So if I don’t trial my dogs, why do I train them – and train them to competition level? Well, because we both enjoy it! But I think we enjoy it up to a point, and I think I need to recognize that point now. Having five dogs has meant that I am always doing something. Group outings, group walks, training classes – it’s all about the dogs and activities, most days. I don’t spend a lot of time just co-existing with them without directed interaction with them. So I thought I’d give that a try for a few weeks, while I sort out the heart murmur thing and get everything lined up for the eye surgery.
I live in a small house with a very big back yard; my lot comprises about a third of an acre, which is not common in Chicago. I’ve let a lot of the yard overgrow with whatever wants to grow there, so there’s a lot of dense shrubbery, a lot of self-seeded maple and mulberry trees, and a lot of birds and some urban wildlife enjoying it. Another part of the yard is mowed twice a month and provides enough space to set up an agility course, should I want to do so. (I don’t.) Everything is securely fenced. I decided that I could make more and better use of my own property to entertain and spend time with my dogs, and on doing that I found that the dogs were quite happy with that! As anyone who has herding-breed dogs knows, if you put that dog out in a yard – even with other dogs – and leave them there, they will drift to the door or gate the way that sediment drifts to the bottom of a pool of water. They will entertain themselves there only, paradoxically, if you are there with them. But as I sat in the shade with my coffee and a book, they enjoyed the yard: playing with each other, barking at things heard from the other side of the fence, investigating smells – being dogs! Being dogs without any human being directing their activity. I quite liked it, too. I haven’t let this be a big enough part of our days.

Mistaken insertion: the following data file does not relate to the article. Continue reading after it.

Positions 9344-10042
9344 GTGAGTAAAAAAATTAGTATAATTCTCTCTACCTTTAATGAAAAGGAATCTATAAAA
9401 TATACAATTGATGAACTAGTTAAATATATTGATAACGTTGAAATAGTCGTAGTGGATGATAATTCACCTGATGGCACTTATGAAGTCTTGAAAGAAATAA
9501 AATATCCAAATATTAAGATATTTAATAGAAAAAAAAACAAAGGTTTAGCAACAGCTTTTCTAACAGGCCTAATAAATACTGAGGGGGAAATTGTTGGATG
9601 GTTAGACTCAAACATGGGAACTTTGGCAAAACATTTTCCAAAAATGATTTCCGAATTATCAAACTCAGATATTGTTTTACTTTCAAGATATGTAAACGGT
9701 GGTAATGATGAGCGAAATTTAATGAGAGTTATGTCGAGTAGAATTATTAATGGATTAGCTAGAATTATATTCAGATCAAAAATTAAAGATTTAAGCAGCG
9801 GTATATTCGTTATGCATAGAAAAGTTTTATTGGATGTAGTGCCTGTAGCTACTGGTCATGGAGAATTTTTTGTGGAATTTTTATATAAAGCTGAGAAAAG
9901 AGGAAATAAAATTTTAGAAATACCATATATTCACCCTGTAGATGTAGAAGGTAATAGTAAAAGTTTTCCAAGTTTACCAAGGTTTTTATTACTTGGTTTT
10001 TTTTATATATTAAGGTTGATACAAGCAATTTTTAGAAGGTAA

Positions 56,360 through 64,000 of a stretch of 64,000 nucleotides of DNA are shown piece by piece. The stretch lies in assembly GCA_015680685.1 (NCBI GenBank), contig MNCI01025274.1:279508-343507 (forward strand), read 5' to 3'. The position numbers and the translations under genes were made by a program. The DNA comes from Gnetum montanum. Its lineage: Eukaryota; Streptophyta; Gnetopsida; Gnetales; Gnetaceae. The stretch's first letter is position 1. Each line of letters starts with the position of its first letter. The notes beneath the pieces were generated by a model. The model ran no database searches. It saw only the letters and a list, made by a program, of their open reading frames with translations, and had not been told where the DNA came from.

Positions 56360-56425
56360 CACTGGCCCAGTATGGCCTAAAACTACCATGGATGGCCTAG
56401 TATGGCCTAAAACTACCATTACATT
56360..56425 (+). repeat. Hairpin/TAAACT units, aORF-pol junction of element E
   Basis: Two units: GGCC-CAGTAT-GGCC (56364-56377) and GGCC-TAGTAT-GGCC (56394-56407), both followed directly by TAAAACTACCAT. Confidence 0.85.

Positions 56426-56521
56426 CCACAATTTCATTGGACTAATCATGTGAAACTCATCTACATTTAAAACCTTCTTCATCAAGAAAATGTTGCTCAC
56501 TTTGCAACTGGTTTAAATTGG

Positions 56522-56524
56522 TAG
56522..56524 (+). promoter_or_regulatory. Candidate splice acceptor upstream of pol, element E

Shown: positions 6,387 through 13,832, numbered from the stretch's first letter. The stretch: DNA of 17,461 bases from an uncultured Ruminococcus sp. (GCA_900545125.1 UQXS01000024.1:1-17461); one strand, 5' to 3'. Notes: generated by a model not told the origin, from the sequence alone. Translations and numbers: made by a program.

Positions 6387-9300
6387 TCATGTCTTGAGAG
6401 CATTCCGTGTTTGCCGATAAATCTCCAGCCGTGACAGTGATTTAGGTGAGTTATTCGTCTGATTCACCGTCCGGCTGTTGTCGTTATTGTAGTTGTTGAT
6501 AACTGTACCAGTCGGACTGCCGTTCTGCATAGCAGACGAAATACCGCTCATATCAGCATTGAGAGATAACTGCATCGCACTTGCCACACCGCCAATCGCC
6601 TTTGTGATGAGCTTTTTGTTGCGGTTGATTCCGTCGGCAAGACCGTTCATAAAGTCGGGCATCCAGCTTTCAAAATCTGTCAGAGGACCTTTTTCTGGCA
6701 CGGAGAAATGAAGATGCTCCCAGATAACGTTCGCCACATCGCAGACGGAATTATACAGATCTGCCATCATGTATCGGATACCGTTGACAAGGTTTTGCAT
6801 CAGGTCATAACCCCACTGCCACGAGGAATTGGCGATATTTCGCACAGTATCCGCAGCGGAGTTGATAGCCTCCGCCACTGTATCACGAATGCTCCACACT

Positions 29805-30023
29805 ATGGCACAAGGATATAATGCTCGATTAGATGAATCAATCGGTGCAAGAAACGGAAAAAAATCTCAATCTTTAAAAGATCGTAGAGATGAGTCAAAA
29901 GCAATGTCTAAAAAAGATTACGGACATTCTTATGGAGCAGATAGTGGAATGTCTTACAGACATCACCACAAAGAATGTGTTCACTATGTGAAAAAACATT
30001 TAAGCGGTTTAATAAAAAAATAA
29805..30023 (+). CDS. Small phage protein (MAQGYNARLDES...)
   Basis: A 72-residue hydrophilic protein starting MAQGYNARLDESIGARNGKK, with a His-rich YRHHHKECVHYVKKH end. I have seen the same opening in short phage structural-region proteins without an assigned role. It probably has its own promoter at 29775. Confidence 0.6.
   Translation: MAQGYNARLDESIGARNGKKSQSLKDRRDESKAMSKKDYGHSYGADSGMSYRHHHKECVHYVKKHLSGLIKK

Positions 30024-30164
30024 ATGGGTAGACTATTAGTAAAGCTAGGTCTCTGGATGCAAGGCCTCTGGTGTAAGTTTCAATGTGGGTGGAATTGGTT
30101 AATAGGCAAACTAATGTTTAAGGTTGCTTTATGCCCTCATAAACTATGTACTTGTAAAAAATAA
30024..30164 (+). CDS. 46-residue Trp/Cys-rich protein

It’s so easy, when you have dogs who ‘do things’, to get sucked into that doing and to make it most of what your life is with those dogs. And I think in doing that, I was missing out on a lot, and my dogs were too. I need my dogs to behave well as a group, but I also need my dogs to form relationships with the other dogs in the house and to build tolerance and familiarity. The root word of that last, by the way, is ‘family’ and we are a family, first and foremost. But the dogs need to be able to entertain and amuse themselves without my involvement, and they need to be able to interact with their family member dogs in a positive manner. They can only do this if they’re given the space to practice it, and ‘dog time’ without being on command.
I know I enjoy dog sports and I know my dogs enjoy them too; I just don’t know the proper dosage for us right now. I’ll discover that by trial and error, and in so doing I think I’ll discover aspects of my self and of my dogs that I haven’t been in touch with for quite a while. I’m looking forward to it. But obviously some changes are coming in my life, and I don’t know if I will be as involved in dog sports as I have been for the past 25 years: I might just enjoy the company of my dogs, and the adventures of our outings and the tranquility of our time at home. We might … just be.